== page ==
Having applied at all of the banks on the SBA's "A" list we started on the "B" list. Banker number five, a small bank advertising itself as a business bank, gave me my next shocker. I was told by this banker that I should stop trying to obtain the funds I needed from ANY bank. I was told that each time I had applied and been turned down a small "tick" had been added to my credit record. Now when my records were pulled up on the computer it showed my company as a "four time loser" and I would be automatically refused the loan. I called the owner of the bank and he personally took a look at my situation. Two weeks later I was told that the uniqueness of my products was what convinced the bank not to pursue
the matter further. He suggested that I go to the sign industry, the people that I had serviced for so many years, to see if I could get a loan for my needs.
August of 2000:
Back to working with the SBA we came up with a letter to give to some of my bigger customers. I offered my product at cost plus 10% and free software for the period of the three year loan pay back. Six letters later I had received only one reply. The other five companies did not even acknowledge that they had received a letter. One company had me going for over two weeks, asking me to fax and re-fax the letter saying they had never got it. Then would not return my calls. The one response I did get was a brief "no thank you" and "good luck". I spent the final weeks of August logging onto the internet contacting Venture Capital outlets. Writing letters, explaining my needs. I found and emailed 52 VC organizations and received two responses, both negative, I had asked for too little money for them to take an interest.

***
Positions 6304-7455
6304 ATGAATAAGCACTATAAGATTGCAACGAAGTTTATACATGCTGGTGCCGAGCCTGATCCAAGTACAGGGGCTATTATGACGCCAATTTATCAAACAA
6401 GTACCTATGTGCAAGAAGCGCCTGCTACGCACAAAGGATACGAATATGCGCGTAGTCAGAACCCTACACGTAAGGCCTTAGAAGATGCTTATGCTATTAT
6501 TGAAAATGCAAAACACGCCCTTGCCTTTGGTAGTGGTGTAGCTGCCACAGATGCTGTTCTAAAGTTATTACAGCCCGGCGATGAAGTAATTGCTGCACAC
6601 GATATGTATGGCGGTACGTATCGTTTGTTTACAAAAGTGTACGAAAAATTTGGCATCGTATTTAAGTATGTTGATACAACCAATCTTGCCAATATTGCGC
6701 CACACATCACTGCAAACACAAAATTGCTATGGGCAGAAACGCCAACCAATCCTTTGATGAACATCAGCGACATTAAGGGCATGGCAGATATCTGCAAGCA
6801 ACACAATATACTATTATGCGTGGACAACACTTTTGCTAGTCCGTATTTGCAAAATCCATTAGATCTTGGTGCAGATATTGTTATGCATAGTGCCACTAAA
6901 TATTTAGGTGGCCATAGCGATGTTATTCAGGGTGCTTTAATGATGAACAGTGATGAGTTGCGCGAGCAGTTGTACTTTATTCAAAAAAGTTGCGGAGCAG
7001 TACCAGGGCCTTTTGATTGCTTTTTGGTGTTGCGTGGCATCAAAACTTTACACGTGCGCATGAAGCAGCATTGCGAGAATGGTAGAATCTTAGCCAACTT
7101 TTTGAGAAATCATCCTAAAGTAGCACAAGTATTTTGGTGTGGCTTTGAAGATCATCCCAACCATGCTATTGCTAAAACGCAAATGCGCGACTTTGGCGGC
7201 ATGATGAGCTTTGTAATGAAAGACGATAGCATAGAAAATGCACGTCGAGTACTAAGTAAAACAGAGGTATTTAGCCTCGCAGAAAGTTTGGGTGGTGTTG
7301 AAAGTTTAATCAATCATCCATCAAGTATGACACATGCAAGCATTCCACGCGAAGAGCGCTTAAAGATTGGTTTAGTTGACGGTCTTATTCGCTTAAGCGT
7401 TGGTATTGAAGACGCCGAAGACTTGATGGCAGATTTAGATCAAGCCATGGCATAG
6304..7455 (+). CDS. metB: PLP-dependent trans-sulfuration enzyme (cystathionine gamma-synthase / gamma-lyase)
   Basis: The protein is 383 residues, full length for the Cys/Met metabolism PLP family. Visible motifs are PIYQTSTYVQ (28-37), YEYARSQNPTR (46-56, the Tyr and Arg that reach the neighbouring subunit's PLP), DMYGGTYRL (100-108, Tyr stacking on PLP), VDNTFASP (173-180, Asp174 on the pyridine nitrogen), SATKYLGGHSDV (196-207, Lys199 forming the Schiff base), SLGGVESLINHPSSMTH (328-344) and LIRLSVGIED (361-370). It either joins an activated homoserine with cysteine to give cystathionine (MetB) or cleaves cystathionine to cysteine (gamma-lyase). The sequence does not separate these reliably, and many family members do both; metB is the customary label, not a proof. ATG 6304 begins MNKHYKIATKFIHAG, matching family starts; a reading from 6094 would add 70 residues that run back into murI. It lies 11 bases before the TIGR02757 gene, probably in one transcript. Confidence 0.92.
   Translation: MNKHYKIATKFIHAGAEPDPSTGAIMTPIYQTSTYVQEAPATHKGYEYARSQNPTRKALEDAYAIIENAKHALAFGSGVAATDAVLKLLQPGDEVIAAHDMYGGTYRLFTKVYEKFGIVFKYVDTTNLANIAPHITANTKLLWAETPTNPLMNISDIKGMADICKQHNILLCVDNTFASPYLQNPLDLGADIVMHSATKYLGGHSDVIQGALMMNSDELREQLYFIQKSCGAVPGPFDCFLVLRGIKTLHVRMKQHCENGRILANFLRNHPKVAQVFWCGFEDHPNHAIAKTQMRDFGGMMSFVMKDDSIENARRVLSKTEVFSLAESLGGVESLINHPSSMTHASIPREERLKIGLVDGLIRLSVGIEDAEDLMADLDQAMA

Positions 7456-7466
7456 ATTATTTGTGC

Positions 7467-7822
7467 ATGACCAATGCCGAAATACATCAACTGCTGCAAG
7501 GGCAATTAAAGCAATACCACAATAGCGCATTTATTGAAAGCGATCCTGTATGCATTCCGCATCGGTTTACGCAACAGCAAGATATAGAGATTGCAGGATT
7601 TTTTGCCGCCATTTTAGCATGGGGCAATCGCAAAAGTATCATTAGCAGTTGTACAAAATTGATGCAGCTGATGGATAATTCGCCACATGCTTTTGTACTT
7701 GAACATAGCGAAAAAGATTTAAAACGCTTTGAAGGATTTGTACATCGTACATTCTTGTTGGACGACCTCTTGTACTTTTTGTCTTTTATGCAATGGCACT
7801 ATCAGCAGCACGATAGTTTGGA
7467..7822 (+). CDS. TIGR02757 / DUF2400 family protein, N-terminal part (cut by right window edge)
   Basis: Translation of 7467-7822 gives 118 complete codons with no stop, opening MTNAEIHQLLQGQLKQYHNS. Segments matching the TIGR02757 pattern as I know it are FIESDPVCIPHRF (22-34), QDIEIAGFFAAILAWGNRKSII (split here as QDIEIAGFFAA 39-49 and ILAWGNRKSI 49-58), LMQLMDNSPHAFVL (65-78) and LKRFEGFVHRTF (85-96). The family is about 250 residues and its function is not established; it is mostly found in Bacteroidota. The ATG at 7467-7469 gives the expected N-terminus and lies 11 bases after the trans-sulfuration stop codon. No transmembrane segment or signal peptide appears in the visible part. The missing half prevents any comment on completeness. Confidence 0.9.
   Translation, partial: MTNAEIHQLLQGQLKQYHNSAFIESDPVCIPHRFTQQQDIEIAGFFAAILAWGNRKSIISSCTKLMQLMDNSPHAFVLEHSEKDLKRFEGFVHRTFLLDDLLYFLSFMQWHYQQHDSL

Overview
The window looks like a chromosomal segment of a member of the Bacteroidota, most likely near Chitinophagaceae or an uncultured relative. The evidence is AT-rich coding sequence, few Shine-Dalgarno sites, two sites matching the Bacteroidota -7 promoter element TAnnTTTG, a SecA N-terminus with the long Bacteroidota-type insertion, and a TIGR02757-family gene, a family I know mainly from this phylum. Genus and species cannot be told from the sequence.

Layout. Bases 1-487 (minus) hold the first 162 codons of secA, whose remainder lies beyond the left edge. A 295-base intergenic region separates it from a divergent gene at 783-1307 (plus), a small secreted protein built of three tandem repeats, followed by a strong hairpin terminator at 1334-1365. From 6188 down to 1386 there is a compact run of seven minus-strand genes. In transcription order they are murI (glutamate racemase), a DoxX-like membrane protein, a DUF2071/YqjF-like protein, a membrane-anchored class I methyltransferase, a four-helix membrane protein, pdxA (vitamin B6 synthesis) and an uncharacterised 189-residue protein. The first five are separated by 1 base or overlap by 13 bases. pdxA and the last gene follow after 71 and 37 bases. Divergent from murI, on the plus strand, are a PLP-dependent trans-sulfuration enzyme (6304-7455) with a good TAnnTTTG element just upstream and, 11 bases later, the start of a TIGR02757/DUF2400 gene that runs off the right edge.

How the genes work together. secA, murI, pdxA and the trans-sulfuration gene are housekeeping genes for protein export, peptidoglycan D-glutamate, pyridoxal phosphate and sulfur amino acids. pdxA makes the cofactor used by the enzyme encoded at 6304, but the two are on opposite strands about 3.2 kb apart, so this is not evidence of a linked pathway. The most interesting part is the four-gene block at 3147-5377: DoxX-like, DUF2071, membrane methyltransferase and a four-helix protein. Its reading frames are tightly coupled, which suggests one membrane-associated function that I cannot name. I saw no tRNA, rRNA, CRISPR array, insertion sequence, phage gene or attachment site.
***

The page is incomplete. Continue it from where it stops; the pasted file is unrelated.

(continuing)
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September of 2000:
The SBA representative has stopped returning my calls. They have no actual power over the banking community and even though they guarantee 80% of the loan the bank must first approve the loan before their services come into play. My customers are bugging me about when I will get my UL compliance because they have jobs coming up. I spend my days sitting in a class room full of small business wannabees plying the state for start up money for their new business. I am forced to listen to countless lectures from successful business people in the community telling me how the "niche" they discovered is what made them successful. How their "unique" product or service set them apart. One lady bragged about how she got a loan to color chicken eggs, one with the state motto on it, that she presented to the governor. The "How to Write a Business Plan" classes are a real drag because I tend to wave my plan up in the air when the teacher makes a point, disrupting the class.
I guess the state makes these future business owners go through this procedure to ensure that their money is spent wisely. Unfortunately the state also sets a limit to how much money is loaned to each applicant and their maximum amount lent will only be half of what my company needs to get UL compliance. The state, after lending the money, will require weekly financial meetings to ensure that the money has been spent according to the business plan. This is a great program for new businesses and I recommend that if you are starting a new venture you look into this "Micro Loan" program in your area. The loan process with the state takes three months minimum, and I am told that the personality of the applicant and their character are an important factor in getting the loan. I think that my social skills are probably too "unique" to rate to have given these people any kind of positive impression about my character. Eight months of frustration will do that to a person. I'll know in about two months.
October of 2000 (the future):
I will be standing on the street corner near the business center of town with a sign that reads "Will Work For A Business Loan" with a stack of introductory letters to hand out to the curious. Unless, of course, you know of some rich "Sugar Daddy" that wants to make some money on a short term loan.